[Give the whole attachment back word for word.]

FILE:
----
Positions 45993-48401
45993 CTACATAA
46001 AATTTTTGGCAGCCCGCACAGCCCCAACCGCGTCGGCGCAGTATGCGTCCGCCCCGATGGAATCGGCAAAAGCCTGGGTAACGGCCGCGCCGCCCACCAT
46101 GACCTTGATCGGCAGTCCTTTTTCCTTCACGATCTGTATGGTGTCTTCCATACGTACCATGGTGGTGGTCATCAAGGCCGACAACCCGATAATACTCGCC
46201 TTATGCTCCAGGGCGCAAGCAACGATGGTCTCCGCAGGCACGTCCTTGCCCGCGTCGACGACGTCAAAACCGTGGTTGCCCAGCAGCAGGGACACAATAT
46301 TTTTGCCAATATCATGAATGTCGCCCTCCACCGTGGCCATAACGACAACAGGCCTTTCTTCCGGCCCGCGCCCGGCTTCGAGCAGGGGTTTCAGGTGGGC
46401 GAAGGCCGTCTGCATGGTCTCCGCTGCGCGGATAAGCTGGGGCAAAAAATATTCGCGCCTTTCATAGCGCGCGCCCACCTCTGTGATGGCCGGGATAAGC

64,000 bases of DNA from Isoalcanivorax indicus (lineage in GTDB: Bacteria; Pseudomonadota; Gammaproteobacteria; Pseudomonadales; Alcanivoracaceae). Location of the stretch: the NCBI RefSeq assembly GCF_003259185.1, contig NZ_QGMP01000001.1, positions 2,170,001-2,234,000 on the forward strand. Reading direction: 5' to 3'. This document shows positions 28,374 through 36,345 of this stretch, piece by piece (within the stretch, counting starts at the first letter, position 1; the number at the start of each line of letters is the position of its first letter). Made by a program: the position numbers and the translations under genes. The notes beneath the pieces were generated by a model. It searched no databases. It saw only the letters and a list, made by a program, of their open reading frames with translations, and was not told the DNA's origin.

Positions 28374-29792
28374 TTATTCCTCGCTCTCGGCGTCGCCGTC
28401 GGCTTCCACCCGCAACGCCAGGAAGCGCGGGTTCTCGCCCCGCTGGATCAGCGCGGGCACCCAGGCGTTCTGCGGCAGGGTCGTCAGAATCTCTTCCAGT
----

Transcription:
Positions 45993-48401
45993 CTACATAA
46001 AATTTTTGGCAGCCCGCACAGCCCCAACCGCGTCGGCGCAGTATGCGTCCGCCCCGATGGAATCGGCAAAAGCCTGGGTAACGGCCGCGCCGCCCACCAT
46101 GACCTTGATCGGCAGTCCTTTTTCCTTCACGATCTGTATGGTGTCTTCCATACGTACCATGGTGGTGGTCATCAAGGCCGACAACCCGATAATACTCGCC
46201 TTATGCTCCAGGGCGCAAGCAACGATGGTCTCCGCAGGCACGTCCTTGCCCGCGTCGACGACGTCAAAACCGTGGTTGCCCAGCAGCAGGGACACAATAT
46301 TTTTGCCAATATCATGAATGTCGCCCTCCACCGTGGCCATAACGACAACAGGCCTTTCTTCCGGCCCGCGCCCGGCTTCGAGCAGGGGTTTCAGGTGGGC
46401 GAAGGCCGTCTGCATGGTCTCCGCTGCGCGGATAAGCTGGGGCAAAAAATATTCGCGCCTTTCATAGCGCGCGCCCACCTCTGTGATGGCCGGGATAAGC

64,000 bases of DNA from Isoalcanivorax indicus (lineage in GTDB: Bacteria; Pseudomonadota; Gammaproteobacteria; Pseudomonadales; Alcanivoracaceae). Location of the stretch: the NCBI RefSeq assembly GCF_003259185.1, contig NZ_QGMP01000001.1, positions 2,170,001-2,234,000 on the forward strand. Reading direction: 5' to 3'. This document shows positions 28,374 through 36,345 of this stretch, piece by piece (within the stretch, counting starts at the first letter, position 1; the number at the start of each line of letters is the position of its first letter). Made by a program: the position numbers and the translations under genes. The notes beneath the pieces were generated by a model. It searched no databases. It saw only the letters and a list, made by a program, of their open reading frames with translations, and was not told the DNA's origin.

Positions 28374-29792
28374 TTATTCCTCGCTCTCGGCGTCGCCGTC
28401 GGCTTCCACCCGCAACGCCAGGAAGCGCGGGTTCTCGCCCCGCTGGATCAGCGCGGGCACCCAGGCGTTCTGCGGCAGGGTCGTCAGAATCTCTTCCAGT